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Local resident known world-wide for flutes

READ MORE: Local resident known world-wide for flutes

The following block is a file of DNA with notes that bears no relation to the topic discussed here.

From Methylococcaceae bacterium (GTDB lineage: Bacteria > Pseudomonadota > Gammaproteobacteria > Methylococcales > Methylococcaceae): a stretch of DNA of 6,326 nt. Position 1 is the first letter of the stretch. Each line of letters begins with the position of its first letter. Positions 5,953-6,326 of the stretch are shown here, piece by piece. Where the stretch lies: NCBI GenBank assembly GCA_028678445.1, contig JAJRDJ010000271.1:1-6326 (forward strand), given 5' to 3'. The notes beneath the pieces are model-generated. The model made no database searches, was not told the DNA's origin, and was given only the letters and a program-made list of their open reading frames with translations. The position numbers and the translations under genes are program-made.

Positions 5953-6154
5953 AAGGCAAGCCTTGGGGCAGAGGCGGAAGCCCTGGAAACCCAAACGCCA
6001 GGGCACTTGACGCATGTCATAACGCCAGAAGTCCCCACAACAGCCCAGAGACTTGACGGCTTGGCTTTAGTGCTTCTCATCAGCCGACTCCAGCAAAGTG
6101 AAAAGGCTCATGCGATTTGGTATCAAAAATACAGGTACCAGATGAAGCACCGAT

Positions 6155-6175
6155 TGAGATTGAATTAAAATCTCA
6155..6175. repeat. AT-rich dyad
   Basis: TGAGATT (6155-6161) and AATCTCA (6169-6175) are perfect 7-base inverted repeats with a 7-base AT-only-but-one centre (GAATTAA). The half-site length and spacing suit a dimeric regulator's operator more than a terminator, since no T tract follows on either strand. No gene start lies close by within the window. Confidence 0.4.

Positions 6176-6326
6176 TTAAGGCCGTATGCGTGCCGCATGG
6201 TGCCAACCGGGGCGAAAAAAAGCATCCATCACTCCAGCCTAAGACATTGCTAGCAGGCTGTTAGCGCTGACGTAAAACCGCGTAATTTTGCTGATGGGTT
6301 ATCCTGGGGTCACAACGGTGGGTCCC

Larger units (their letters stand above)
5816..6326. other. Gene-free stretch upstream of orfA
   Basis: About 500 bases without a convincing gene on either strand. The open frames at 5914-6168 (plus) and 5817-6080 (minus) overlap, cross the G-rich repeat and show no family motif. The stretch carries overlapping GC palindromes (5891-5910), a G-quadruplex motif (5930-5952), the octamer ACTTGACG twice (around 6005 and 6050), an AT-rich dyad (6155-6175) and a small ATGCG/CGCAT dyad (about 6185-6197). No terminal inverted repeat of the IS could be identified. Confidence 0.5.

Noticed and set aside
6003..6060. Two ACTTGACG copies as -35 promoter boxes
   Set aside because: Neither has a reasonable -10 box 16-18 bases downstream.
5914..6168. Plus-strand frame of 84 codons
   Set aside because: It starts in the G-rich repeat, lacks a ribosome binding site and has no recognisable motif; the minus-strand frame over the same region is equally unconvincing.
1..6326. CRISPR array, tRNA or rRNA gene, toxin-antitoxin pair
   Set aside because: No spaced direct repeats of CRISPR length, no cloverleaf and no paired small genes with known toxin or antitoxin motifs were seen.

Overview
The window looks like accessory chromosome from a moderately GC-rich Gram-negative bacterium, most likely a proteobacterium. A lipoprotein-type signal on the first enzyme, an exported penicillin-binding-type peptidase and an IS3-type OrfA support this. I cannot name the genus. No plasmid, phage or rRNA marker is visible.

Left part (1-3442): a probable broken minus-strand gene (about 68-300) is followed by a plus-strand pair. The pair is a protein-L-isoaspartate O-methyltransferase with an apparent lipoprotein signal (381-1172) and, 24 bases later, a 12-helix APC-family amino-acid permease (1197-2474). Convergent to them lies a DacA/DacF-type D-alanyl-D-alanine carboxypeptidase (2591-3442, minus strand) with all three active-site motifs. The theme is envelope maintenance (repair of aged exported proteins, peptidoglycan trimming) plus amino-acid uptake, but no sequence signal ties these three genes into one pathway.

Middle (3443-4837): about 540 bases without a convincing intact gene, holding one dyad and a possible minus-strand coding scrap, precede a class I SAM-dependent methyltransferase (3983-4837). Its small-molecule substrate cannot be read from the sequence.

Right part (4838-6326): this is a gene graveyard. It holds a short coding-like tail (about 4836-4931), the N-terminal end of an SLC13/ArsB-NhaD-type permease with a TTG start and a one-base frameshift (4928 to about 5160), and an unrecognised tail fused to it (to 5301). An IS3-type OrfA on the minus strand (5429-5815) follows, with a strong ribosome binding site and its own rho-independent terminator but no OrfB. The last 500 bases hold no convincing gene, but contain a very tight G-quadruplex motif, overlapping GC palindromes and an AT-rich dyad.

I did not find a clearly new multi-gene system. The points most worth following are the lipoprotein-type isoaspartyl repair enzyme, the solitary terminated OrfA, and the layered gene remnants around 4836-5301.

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An Indian flute maker is quite the attraction in Lake Waccamaw. His handmade creations are sold around the world. His goal is to keep the Native American heritage alive. It is the soothing sounds that Cherokee Indian flute maker Paul Wilson said can calm your nerves. “You can have the worst day out of the week or month, the worst day at work, or stuck in traffic. It can put you in a whole other world, another zone.”, said Wilson. Wilson loves to make Native American style flutes. His grandfather taught him at a young age. “A lot of the tradition has gone by the wayside, so it's up to guys like to me to keep it up, me and my family.” It takes Wilson up to four days to fine tune his instruments. He said each one has its own character. “Well the personality's of the flute depends on the kind of wood that you use. The softer wood gives a more mellow tone...the hard woods give a higher pitch tone and playing the flute once you're finished...it brings it to life... Nothing like it> Wilson says, the Native American flute started out as a dating ritual. The smooth pitch signaled love was in the air. Wison said, “The guy would make him a flute and go out to the edge of the woods and play the flute and he would try to lure the girls in and whoever played the flute the best got the gal.” "The love flute" has turned into commercial success for Wilson. His instruments are sold all over the world, but money is not the reason Wilson makes Native American flutes. “Well we do this just trying to keep the tradition up.” Wilson's flutes cost anywhere from fifteen dollars up to two-hundred dollars. If you're interested, call 910-770-6969

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